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Probate In Arizona

If you have recently lost a loved one, we understand what you are experiencing because everyone at our firm has lost someone close to them and then had to handle the details of taking care of their affairs.

There are some common misconceptions questions about what you have to do and what is required in Arizona when someone dies. Our website will provide some answers.


Before we address the question of “What is Probate,” we first want to address the question of “Do I have to file a probate?”

Common Question: Do I have to file a probate if my spouse or parents die in Arizona?

Arizona has three ways to probate assets of an estate: (1) Informal; (2) Formal; and (3) Supervised probate.

The short answer is usually “Yes” unless the following applies:

1. The Assets of the deceased are in a trust; or

2. The Assets of the deceased are held as joint tenants with the right of survivorship (property held as merely as community property doesn’t count as will be explained later); or

3. The Assets have a payable on death contractual provision (such as a retirement plan or life insurance proceeds); or

4. In the case of a husband and wife, the husband and wife have previously executed a formal Community Property With Right of Survivorship Agreement; or

5. An Small Estate Affidavit where the estate consists of personal property with a value is less than $75,000 and Real Estate with a Value of less than $100,000.

There is more detailed information below so please keep reading.

What is Probate?

Probate is the system in Arizona where we handle all of the financial affairs of a person who as died and the transfer of title of the deceased person’s property. If you die and you have executed a Will, then we say that you have died “Testate.” If you die and have not executed a Will (or some other planning documents which avoids probate) then we say that you have died “Intestate”.

When you die with a Will, you get to designate what gifts you want to make with your property. You also get to pick who you want to handle the wrapping up of your affairs and the making of your designated gifts. That person is called an Executor if it is a man or an Executrix if it is a woman.

When you die without a Will, there is a statutory law that predetermines who receives gifts and in what percentages. There is also a statutory law which determines which people and the order of those people are eligible to handle your affairs. Simply put, if you didn’t take the time to figure it out, the State of Arizona will figure it out for your regardless of your wishes.

A person has to file a Petition with the Court to seek to appoint a Personal Representative of the Estate. In some cases, the Court may also require that person to pay for a Bond to protect the heirs and creditors of the Estate during the process. A Notice To Creditors is published in the newspaper and direct notice is sent to known creditors. An inventory of all of the deceased assets is prepared and filed with the Court. Obviously, everything filed with the Court is public information and anyone can read it.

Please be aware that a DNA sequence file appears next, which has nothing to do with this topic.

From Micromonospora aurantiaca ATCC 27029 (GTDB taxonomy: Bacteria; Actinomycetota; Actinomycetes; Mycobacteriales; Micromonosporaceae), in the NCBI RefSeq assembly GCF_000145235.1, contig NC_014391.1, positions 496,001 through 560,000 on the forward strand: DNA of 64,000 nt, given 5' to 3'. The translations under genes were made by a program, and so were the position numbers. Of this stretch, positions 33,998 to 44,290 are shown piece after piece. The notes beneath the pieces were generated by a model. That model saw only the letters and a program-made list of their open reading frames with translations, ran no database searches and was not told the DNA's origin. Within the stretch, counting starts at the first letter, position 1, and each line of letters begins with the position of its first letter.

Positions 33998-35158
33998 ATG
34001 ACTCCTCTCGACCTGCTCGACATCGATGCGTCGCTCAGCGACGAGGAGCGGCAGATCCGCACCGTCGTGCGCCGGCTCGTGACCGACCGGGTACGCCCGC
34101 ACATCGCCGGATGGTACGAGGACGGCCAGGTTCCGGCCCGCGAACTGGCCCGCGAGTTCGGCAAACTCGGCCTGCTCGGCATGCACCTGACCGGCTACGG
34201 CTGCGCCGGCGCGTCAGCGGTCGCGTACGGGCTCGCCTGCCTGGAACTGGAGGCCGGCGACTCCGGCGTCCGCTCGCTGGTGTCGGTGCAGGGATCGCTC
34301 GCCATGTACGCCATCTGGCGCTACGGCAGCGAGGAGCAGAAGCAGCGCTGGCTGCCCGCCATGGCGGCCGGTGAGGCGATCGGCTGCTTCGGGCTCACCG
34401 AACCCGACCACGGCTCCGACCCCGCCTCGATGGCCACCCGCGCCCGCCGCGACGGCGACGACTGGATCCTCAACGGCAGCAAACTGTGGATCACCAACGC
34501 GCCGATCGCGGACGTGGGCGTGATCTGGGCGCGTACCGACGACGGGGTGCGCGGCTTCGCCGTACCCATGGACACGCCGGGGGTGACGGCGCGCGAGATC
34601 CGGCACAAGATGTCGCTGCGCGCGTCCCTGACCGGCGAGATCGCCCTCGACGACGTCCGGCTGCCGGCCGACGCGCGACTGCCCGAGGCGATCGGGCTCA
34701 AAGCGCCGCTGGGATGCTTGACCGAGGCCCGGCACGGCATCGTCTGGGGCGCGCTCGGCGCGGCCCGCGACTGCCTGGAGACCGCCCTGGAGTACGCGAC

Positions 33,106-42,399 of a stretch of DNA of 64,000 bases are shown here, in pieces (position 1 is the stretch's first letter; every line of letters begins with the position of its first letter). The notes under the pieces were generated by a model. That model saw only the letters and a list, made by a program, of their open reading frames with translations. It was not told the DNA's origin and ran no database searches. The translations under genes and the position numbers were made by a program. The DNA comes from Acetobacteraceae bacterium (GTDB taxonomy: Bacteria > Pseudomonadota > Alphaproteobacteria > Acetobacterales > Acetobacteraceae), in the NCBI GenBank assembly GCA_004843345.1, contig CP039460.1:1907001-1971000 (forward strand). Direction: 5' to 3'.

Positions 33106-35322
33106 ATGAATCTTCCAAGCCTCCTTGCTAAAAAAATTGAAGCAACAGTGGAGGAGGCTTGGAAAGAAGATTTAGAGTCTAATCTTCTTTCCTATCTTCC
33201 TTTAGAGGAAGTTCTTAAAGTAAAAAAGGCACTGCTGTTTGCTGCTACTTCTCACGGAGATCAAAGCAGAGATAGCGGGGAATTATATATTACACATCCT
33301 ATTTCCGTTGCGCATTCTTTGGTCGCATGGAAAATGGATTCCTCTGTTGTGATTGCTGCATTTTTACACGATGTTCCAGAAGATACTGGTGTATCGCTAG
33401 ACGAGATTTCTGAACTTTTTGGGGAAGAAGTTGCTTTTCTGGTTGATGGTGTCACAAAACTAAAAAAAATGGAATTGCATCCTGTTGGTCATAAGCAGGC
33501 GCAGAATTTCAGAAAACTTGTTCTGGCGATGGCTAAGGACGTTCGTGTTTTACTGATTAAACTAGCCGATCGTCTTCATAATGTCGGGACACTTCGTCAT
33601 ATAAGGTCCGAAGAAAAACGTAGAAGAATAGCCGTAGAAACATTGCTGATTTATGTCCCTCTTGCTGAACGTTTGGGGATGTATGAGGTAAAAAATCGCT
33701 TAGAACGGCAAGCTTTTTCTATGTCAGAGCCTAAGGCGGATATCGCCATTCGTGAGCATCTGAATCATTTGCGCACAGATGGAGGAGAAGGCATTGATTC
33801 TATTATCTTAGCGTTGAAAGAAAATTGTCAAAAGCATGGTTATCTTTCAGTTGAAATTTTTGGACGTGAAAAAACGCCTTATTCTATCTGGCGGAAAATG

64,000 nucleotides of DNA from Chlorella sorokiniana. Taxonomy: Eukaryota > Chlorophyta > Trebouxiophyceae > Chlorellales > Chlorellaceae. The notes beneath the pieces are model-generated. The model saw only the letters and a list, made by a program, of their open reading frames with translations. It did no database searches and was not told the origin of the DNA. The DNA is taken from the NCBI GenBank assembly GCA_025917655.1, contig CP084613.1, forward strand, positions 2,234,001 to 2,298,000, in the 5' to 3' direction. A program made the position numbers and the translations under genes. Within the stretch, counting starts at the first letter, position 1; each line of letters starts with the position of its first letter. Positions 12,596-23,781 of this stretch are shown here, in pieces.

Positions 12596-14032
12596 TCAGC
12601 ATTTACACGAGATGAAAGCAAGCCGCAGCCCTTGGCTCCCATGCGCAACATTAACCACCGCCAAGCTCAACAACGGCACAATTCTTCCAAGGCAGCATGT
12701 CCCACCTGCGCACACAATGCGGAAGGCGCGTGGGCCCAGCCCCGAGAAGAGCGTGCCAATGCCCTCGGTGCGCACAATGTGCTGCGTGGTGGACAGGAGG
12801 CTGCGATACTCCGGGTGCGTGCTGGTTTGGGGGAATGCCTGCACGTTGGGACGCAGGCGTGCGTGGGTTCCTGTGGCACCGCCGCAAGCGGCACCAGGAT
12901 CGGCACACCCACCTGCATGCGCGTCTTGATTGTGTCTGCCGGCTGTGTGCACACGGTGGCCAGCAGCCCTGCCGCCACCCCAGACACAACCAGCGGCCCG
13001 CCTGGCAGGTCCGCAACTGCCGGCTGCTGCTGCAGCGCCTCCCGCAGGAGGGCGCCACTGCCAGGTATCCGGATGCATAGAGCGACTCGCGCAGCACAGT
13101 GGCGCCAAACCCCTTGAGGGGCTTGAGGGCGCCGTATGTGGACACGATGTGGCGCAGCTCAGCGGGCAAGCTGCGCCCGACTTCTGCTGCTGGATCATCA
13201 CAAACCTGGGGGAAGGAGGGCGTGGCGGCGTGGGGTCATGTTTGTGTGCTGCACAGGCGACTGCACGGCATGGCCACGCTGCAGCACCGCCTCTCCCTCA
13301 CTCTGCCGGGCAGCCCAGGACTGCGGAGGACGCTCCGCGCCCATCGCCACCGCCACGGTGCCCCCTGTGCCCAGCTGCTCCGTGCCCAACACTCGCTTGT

Notices are sent to all beneficiaries with all of the relevant documents filed with the court.


If property must go through probate, Arizona provides several options.

Informal probate. Informal probate is the simplest form of probate, used when there is a valid will that has not been challenged. The personal representative appointed by the court administers the estate with minimal court supervision.

Formal probate. The court uses formal probate to resolve an estate’s legal issues – for example, if the validity of a will is contested, there is a dispute over who should be appointed personal representative, or there are conflicting interpretations of a will.

Supervised probate. Some estates require supervised probate, in which the court oversees every step of the probate process. This means the PR must go to the court and ask for approval before taking any actions such as paying creditors or distributing assets. Any person who has an interest in an estate can request supervised probate. Probate courts usually require supervised probate when it is necessary to protect an inheritor, creditor, or other interested party.


Simplified probate for small estates. Some small estates qualify for a simplified version of the probate process.  An estate will qualify for simplified probate if the its value (less mortgages and liens) is less than the total value of:

  • costs and expenses of administration
  • reasonable funeral expenses
  • reasonable last medical expenses of the deceased
  • a reasonable amount of money to support the spouse and children of the deceased, and
  • the value of any property exempt from creditors.

After distributing all assets, the person appointed by the court to handle the estate–the personal representative (PR) can close the estate by filing a petition with the court